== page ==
Early Intervention

Navigating Disagreements with Early Intervention

By Magda Labonté and Eliyanna Kaiser

Getting an Individualized Family Services Plan (IFSP) for an infant or toddler isn’t usually as contentious as the process for preschool and school-age children can sometimes be, but there are times when a parent strongly disagrees with something Early Intervention (EI) decides or when a child experiences an unacceptable gap in services. 

Our office represents parents who are at loggerheads with EI. It can be valuable to consult with an attorney while considering the best strategy for exercising your due process rights. Some tactics may produce better outcomes.

A common problem we are asked about arises when a parent disagrees with a proposed IFSP (in part or whole). We also hear from many parents about unacceptable delays in the provision of services (no more than 30 calendar days after signing consent to initiate is the law). Other situations that pop up include when a child needs a new service that EI is refusing to provide; when an IFSP provides for a service, but not enough of it; or when a parent’s request to modify an IFSP in some other way is denied.

In all of these situations, the first step is to express your concerns to your service coordinator. They may be able to resolve some problems.  If your service coordinator isn’t responsive, or you don’t feel they are doing their job properly, you can switch service coordinators (and agencies) at any time. You also have the right to file a “system complaint” against your service coordinator and anyone else who works for EI, including service providers, evaluators, and the Early Intervention Official (administrator) assigned to your child’s case. For more information, see the NYS Department of Health’s publication, Early Intervention Steps: A Parent’s Basic Guide to the Early Intervention Program.

There are, of course, some problems that even the most dedicated service coordinator will be unable to fix. In those situations, you have due process rights. You have both the right to request mediation or to file an impartial hearing request. If you retain an attorney, you will not be able to recover legal fees unless you go through mediation first. 

Some parents decide to privately obtain services through independent providers and then file an impartial hearing request seeking reimbursement. Lawyers may recommend that parents obtain private evaluations to support their claims in these (and other) cases. 

Early Intervention is designed to provide services at a time when your child will receive a tremendous benefit. Don’t let disagreements interfere with this; this critical period will be over in the blink of an eye.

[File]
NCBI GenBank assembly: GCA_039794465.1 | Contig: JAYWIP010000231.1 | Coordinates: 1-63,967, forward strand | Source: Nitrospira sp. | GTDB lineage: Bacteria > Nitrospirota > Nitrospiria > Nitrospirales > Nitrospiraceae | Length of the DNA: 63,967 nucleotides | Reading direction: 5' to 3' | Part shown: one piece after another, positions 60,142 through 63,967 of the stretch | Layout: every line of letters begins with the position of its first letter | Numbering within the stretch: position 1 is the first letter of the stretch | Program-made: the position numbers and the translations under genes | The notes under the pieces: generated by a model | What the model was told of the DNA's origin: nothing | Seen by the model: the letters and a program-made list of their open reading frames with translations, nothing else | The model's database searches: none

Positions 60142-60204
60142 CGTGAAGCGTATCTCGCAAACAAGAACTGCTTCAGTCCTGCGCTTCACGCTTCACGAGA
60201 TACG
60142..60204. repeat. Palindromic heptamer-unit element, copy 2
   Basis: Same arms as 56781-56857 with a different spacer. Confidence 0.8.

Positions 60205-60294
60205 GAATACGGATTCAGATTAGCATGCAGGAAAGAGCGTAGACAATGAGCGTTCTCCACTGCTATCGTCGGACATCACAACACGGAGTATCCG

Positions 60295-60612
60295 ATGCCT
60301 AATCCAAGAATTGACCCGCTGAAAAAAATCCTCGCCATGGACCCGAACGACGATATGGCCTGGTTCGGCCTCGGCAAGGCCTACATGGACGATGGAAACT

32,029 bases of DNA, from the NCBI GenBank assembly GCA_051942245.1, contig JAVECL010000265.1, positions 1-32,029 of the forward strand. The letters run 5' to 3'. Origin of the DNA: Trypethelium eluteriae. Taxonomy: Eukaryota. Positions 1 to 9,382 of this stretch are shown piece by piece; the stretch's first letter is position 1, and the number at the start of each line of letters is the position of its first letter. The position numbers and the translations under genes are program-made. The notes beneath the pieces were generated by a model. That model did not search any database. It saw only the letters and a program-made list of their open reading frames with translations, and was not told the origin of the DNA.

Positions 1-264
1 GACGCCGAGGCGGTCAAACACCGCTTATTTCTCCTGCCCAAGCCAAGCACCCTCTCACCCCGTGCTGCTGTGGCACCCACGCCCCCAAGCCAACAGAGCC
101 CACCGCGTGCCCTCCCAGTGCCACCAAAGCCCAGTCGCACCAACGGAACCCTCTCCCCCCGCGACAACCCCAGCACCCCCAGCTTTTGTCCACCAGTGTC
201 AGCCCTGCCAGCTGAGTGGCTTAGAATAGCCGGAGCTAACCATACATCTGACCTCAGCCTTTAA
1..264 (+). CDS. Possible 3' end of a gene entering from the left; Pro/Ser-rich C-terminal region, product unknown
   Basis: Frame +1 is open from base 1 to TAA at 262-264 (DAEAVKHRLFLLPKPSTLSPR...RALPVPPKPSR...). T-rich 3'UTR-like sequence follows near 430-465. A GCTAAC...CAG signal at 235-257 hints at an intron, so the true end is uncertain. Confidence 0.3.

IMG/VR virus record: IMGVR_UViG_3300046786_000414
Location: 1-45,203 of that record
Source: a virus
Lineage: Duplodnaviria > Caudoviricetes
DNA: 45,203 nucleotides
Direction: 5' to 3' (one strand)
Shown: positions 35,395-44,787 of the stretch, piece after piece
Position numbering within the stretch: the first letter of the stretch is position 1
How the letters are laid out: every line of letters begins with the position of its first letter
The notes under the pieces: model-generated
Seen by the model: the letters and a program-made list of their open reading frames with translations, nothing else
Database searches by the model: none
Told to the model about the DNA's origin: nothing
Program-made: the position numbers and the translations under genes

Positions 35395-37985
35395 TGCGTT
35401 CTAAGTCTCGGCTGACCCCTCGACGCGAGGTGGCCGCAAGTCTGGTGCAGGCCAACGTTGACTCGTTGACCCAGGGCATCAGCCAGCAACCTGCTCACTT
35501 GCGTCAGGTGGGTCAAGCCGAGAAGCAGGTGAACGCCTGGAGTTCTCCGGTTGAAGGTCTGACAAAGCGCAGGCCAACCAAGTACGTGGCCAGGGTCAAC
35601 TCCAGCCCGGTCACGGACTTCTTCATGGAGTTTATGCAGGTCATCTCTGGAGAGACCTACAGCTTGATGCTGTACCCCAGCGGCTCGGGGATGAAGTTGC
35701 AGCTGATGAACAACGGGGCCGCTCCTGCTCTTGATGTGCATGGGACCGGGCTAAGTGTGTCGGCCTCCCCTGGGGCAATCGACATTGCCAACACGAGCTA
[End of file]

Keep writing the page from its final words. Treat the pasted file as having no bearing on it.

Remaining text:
Early Intervention

Although the majority of our work involves helping children who are 3 and older, we cannot tell you how often we hear heartbreaking stories of parents who did not know they were entitled to FREE EARLY INTERVENTION (“EI”) services.  Or we meet parents who were aware that EI existed, but they were told by EI officials that their clearly struggling child was “ineligible.”   In fact, it shocks us how many of these clients whose parents say they were turned down by EI, are later diagnosed with a myriad of disorders, including Autism.   

As a Parent, you have the right to a comprehensive evaluation of your child - this is called a MULTIDISCIPLINARY EVALUTION (MDE), and is defined below.  And if your child is not deemed eligible, you have the right to fight that determination.  As you would expect, time is of the essence because your child is only eligible for EI services for such a short period of time, so we want to reach as many of you as early on as possible, so that you can successfully navigate the EI process.   

To this end, we are currently working on a sequel to Regina’s popular “How to Survive Turning Five” entitled “How to Survive EI”…. Stay tuned! 


                REFERRING YOUR CHILD IS EASY and takes seconds

So don’t put it off!

Professionals such as doctors can refer your infant or toddler to the EIP, unless you object, when there is a concern about your child’s development. If you have a concern, you can also refer your child to the Early Intervention Program in the county where you live. County contacts can be found online at: www.health.ny.gov/community/ infants_children/early_intervention/county_eip.htm Or, you can call the “Growing Up Healthy” 24-hour Hotline at 1-800-522-5006; in New York City dial 311